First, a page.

- Four Square is one of the other more notable styles of Craftsman homes. No one is completely sure how the Four Square came to be, although many suspect that after the war, this type of home was created as a response to the baby boom. Families were getting larger and were in need of more space, so builders took the efficient and moderately priced Craftsman Bungalow and added a second story for additional space. These homes, while efficient, lacked much of the historical and architectural elements of traditional Craftsman style homes. Some felt as though Four Square style homes were too boxy and contained little style. The style has endured throughout the years and is considered today to be one of the pillars of American residential architecture.
Craftsman style homes usually contain a very open and flowing floor-plan. They have few hallways, usually with rooms flowing from one into another. A level of detail increases the functionality of the home and contains useful features like built-ins of benches or cabinetry for extra seating and storage. Craftsman style homes also tend to be much more organic due to the use of natural materials. If you are looking to go green with your materials, this style of home could really lend itself to becoming a very environmentally friendly home and a base where you can grow your family and expand your lifestyle into your home to make it work for you.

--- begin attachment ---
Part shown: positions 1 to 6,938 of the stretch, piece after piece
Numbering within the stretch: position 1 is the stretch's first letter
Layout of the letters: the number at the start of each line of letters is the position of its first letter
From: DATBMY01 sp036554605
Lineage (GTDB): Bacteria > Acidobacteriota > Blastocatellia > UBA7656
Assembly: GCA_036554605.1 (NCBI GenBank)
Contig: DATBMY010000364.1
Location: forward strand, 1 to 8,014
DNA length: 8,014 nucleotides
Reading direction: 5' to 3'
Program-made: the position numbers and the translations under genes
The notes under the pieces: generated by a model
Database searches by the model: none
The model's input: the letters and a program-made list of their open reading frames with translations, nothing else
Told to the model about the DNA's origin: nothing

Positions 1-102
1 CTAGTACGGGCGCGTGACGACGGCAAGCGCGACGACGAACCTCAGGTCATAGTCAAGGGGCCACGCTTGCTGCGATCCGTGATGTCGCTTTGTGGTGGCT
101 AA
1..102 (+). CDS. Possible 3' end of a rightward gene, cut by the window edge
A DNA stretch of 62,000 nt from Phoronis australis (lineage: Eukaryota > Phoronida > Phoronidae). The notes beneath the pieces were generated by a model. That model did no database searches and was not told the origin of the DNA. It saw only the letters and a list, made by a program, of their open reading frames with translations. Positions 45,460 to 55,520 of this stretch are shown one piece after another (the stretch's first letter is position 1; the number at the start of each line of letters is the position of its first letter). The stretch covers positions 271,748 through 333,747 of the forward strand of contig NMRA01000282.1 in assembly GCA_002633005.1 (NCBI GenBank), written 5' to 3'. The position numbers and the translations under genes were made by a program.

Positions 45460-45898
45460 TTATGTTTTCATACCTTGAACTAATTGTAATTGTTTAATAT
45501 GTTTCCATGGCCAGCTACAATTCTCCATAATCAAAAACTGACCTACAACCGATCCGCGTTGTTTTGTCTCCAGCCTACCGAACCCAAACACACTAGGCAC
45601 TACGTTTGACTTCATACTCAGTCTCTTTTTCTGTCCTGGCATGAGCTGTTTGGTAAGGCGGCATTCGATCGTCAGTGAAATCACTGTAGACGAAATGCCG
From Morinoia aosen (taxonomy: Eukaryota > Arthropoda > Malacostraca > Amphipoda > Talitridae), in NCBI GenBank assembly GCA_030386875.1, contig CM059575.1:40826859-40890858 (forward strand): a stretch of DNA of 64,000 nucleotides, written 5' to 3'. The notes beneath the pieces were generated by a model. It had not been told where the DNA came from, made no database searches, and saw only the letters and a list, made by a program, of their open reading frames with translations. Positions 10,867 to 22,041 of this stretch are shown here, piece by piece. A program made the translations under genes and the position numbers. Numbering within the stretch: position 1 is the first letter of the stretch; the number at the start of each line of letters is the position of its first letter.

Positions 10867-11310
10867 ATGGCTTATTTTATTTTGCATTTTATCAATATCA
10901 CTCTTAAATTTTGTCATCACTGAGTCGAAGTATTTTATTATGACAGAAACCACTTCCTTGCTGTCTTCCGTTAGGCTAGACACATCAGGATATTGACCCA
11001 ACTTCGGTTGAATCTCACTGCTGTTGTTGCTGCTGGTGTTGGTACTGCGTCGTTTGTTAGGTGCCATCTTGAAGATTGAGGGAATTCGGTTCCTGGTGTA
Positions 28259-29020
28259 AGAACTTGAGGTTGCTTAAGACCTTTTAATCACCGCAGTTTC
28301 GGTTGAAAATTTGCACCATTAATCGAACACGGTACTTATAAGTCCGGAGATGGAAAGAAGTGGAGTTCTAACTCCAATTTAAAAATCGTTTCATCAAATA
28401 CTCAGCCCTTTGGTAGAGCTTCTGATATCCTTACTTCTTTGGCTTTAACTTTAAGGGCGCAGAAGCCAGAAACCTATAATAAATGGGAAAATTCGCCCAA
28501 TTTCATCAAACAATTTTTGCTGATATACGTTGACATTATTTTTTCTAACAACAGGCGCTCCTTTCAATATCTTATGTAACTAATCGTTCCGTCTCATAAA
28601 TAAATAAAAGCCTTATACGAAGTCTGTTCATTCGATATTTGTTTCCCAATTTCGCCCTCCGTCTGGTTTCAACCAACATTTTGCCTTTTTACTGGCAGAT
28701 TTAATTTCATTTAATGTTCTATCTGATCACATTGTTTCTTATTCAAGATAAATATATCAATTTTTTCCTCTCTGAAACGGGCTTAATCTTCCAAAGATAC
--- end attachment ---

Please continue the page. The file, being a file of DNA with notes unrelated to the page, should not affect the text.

Many homes have seen beautiful revivals and restorations, and traditional Craftsman-style house plans have been re-created with newer builds and utilized in modern renovations. If your home is in need of a tune-up and you’re thinking about going with the Craftsman look, you can find inspiration in magazines, neighborhoods in your area, on Pinterest or through online articles, like this one.